Biological nutrient removal by applying SBR technology in small wastewater treatment plants: Carbon source and C/N/P ratio effects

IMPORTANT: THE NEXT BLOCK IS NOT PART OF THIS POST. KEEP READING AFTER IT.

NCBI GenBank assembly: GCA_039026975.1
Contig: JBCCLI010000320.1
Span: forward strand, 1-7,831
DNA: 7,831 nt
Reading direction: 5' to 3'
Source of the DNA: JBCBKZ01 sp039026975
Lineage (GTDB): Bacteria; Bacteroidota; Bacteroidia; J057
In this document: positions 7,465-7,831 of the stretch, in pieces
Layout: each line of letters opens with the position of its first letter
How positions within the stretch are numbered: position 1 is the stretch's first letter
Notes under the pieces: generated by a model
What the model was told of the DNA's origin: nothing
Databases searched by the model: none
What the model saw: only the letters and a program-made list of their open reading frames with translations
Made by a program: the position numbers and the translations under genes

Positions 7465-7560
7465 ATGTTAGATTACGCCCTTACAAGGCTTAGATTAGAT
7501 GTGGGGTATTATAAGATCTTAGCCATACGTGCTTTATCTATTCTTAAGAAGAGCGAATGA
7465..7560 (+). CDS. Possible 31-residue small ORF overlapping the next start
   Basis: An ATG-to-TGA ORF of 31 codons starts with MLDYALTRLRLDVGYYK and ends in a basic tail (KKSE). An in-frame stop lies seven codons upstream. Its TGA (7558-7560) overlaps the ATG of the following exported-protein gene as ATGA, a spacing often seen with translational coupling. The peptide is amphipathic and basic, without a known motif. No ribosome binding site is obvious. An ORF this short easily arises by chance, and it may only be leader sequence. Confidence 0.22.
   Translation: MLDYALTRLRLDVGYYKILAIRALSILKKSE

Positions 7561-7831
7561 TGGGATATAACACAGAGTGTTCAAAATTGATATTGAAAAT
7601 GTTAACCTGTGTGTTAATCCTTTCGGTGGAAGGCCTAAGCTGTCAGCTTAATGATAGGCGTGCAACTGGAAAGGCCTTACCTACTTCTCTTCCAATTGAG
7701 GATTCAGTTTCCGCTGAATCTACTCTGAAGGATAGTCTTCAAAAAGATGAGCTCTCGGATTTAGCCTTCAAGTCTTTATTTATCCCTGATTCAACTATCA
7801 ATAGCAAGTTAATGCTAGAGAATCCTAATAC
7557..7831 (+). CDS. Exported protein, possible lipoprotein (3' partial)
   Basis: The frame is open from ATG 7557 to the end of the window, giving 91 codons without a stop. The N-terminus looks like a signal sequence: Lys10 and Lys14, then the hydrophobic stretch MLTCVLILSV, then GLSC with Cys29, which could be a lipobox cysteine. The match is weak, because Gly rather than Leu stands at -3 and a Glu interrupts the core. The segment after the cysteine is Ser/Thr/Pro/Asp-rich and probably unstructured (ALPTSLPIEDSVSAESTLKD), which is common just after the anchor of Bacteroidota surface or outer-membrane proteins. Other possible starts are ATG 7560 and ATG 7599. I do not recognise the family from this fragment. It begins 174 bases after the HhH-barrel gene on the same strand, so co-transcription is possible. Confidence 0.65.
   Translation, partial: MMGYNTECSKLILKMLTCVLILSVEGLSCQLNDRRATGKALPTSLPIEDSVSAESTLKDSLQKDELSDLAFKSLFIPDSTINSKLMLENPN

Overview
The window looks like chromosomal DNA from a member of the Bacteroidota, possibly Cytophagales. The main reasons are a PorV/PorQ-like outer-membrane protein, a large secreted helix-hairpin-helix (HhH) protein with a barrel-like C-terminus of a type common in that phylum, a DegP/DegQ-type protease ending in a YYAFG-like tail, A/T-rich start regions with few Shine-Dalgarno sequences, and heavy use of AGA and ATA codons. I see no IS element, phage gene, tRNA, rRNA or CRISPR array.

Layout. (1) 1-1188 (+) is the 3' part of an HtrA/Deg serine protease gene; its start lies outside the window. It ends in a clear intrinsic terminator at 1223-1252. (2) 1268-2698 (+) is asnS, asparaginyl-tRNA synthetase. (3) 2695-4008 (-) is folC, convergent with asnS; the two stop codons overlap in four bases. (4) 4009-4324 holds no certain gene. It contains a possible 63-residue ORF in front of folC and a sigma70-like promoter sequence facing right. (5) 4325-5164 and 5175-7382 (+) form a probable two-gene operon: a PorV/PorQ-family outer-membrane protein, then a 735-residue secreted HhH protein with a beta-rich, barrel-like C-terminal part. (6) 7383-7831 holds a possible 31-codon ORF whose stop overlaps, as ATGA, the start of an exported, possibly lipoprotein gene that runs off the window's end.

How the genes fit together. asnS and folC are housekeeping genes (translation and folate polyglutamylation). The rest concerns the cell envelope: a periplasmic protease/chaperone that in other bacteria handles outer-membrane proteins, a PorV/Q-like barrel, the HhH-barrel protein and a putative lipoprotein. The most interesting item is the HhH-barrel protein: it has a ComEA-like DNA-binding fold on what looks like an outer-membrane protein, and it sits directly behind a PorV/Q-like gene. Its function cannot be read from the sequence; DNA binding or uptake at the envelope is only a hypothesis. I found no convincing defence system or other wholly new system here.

SBR technology is considered an alternative to conventional processes such as Phoredox, Five-stage Bardenpho, among the others for treating nutrients in wastewaters. It is especially applicable to small communities of a just few people to a population equivalent (p.e) up to 4000. In this paper, biological nutrient removal using SBR technology in a single reactor is presented. Biological nutrient removal requires a sequence of anaerobic-anoxic-aerobic phases with multiple feeding events over one cycle. This filling strategy was adapted to enhance denitrification and phosphate release, using the easily biodegradable organic matter from the wastewater. In spite of using this feeding strategy, the organic matter concentration can be insufficient. The results show that biological nutrient removal was successfully achieved by using only one reactor, working with a low organic matter concentration in the influent (C/N/P ratio of 100:12:1.8). Nevertheless, when the C/P ratio was lower than 36 g COD x g(-1) P-P04, an accumulation of phosphate was observed. After that, the system responded quickly and returned to ideal conditions (C/P ratio of 67 g COD x g(-1) P-PO4), taking only 15 days to achieve the complete nutrient removal. Furthermore, the operational conditions and the synthetic wastewater used conferred a selective advantage to polyphosphate accumulating organisms (PAOs) over glycogen accumulating non-poly-P organisms (GAOs) as shown by the FISH analysis performed.